Early on, it seems like Josh Jackson is the best fit for Phoenix Suns
The result of Tuesday’s NBA Draft Lottery did not go as bad as it could have for the Phoenix Suns, though it came close.
Owners of the second-best odds at the top overall pick with a floor no lower than No. 5, the Suns landed at four.
With the Boston Celtics (by way of the Brooklyn Nets) picking first, the Los Angeles Lakers second and the Philadelphia 76ers (from the Sacramento Kings) third, it is truly anyone’s guess who will be available when the Suns are finally on the clock June 22.
A guest of Doug and Wolf on 98.7 FM, Arizona’s Sports Station Wednesday morning, Suns GM Ryan McDonough said when looking at his team, one thing it needs is to improve defensively.
“I think our young guys are further along offensively than they are defensively, so we need to get better defensively,” he said. “We need to guard the three-point line better; we need to not foul as much this upcoming season and in the future.”
McDonough added he believes much of that will happen as his players gain experience and strength, which may very well be the case.
But that could also be improved via the draft, if a certain player falls to Phoenix.
“I think Josh Jackson in many ways was always the best choice for the Phoenix Suns if you just look at what their current personnel was,” ESPN NBA insider Chad Ford told Doug and Wolf Wednesday.
A 6-foot-8 forward who as a freshman for Kansas last season averaged 16.3 points and 7.4 rebounds with three assists, 1.1 blocks and 1.7 steals per game, it would not be a surprise to anyone if Jackson was the third player off the board, behind Washington’s Markelle Fultz and UCLA’s Lonzo Ball.
Assuming the Suns have interest in the wing, that would be highly unfortunate.
While Ford said he thinks Jackson has all along been the best fit for the Suns, he said had Phoenix ended up with the top pick he believes they would have grabbed Fultz or Ball and then traded incumbent point guard Eric Bledsoe. Them likely not being in a position to take either, he noted, cleans things up for the team a bit.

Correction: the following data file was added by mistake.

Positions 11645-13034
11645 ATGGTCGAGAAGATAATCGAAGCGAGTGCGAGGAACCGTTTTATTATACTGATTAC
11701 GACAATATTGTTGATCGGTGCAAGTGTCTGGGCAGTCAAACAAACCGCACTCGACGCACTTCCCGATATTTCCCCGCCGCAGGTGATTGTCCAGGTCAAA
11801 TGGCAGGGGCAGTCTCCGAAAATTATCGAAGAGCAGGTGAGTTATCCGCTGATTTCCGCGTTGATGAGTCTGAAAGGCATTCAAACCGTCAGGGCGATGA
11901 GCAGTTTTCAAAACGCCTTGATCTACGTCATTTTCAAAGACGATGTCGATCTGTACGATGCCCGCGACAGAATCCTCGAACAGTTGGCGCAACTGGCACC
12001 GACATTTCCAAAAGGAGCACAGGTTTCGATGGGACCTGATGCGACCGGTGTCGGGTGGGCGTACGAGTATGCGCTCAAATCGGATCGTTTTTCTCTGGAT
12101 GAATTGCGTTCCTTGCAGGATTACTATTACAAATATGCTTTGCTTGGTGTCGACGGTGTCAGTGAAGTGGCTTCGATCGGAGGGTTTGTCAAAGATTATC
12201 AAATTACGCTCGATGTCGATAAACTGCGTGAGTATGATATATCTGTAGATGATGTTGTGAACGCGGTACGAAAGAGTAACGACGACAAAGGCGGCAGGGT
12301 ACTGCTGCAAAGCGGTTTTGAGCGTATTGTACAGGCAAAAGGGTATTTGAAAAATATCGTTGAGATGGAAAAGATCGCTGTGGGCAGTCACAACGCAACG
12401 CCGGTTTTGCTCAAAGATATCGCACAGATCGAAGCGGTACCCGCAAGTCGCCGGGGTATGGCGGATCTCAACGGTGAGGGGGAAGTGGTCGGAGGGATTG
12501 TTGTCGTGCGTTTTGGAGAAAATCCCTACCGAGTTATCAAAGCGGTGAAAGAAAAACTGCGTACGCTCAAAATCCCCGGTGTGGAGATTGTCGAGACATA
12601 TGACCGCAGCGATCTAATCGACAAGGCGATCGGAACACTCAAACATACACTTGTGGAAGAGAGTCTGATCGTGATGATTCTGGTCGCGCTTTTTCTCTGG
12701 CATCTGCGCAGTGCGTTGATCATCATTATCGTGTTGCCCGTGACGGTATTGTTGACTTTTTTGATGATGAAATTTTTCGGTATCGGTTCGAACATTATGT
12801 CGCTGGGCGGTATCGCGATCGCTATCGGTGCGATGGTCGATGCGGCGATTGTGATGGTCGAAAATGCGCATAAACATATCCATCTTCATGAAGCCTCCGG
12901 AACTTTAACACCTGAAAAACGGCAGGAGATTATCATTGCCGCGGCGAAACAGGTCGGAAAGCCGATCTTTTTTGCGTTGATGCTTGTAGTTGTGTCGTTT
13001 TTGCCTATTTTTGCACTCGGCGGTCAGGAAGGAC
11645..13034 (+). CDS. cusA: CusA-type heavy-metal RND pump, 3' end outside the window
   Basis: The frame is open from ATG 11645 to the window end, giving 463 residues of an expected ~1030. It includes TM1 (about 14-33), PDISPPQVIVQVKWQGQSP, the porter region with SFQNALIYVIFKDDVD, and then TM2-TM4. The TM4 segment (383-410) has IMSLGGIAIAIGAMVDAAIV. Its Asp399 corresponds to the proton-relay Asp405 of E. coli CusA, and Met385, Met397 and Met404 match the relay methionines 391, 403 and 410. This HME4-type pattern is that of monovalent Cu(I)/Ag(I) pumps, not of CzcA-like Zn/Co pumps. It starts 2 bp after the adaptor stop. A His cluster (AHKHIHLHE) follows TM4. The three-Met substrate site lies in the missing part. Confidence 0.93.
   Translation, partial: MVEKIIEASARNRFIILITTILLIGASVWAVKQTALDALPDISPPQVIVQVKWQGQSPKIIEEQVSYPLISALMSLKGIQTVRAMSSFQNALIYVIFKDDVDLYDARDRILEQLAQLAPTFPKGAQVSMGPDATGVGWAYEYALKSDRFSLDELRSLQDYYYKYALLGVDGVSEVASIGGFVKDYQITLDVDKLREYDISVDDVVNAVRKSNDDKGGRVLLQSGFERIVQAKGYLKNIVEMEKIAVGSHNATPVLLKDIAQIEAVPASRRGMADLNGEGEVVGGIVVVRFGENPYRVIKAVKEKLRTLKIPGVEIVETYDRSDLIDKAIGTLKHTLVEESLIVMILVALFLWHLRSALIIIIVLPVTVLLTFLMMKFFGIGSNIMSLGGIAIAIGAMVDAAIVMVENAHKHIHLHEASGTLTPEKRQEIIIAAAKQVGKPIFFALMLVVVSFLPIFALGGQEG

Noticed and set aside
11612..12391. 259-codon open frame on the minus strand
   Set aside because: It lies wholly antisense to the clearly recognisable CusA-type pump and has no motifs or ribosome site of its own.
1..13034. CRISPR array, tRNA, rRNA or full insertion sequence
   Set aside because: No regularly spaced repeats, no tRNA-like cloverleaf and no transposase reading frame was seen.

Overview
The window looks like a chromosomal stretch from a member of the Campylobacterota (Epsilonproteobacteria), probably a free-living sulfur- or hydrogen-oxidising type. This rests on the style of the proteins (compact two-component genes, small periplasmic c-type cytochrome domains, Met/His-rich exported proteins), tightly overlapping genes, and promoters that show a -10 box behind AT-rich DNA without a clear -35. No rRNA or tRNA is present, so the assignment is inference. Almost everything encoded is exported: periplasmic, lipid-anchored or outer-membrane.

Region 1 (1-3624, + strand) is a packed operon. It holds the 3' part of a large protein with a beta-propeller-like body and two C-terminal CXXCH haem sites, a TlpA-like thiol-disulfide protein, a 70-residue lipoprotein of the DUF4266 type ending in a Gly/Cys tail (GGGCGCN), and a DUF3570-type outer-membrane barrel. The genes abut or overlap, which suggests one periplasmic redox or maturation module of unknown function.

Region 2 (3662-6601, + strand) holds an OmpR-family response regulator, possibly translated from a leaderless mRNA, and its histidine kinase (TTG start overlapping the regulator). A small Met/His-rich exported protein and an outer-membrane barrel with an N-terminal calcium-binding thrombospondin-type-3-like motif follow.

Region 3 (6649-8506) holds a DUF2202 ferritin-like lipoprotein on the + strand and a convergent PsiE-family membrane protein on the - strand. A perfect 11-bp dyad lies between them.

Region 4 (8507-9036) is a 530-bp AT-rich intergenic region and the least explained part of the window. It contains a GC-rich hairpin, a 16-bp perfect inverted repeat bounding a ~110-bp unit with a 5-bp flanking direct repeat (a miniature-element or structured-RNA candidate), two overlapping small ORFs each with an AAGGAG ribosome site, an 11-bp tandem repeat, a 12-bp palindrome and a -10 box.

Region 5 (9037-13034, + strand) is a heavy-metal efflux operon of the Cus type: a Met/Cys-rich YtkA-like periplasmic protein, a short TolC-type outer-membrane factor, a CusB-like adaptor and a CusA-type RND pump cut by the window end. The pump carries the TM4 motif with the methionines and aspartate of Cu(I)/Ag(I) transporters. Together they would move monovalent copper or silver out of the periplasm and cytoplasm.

“I think Josh Jackson is that two-way player, probably the best perimeter defender in the draft, can guard multiple positions,” he said. “Also is a really great passer, ball-handler. The only thing he really isn’t is a great shooter, but as you know, the Suns have some shooters like Devin Booker already in the backcourt that can reduce the impact of having one guy that isn’t a great shooter.”
Ford went on to say he sees Jackson has the hardest working player in the draft.
“He has an elite motor, he’s ultra-competitive,” he said. “He’s sort of like a 6’8″ version of Kevin Garnett, in some ways.”
Sounds good, right?
Of course, the Suns are not the only team who could benefit from a player like that, and picking fourth overall, it’s possible — perhaps even likely — Jackson will be off the board by the time they can pick.
If he is, another name likely to be linked to them over the next month is Jayson Tatum, a 6-foot-8 wing who averaged 16.8 points, 7.3 rebounds, 2.1 assists, 1.1 blocks and 1.3 steals per game for Duke as a freshman.
“Tatum is the best scoring wing in this draft, he is already an elite scorer,” Ford said. “When you watch him play, I think he might be the most NBA-ready of the top prospects — he’s got pro moves, he’s got the right mentality, he’s so aggressive from everywhere on the floor.
“The question for him is a little bit, is he one-dimensional? He’s not an elite three-point shooter — actually, Josh Jackson shot it better from three than Jayson Tatum did, but Tatum’s form looks better — he’s not a guy that’s going to get you assists the way Josh Jackson is, and he was a, pretty, I don’t want to say pathetic defender, but he wasn’t a very good defender.”
Ford pondered how Tatum would fit with someone like T.J. Warren, who the Suns chose in the first round in 2014 and still appears to be part of the team’s future.
“I think there’s a lot of similarities there between them, and so Josh Jackson, I think, brings something to the table that the Suns don’t have, which is that elite, lock-down defender at multiple positions.”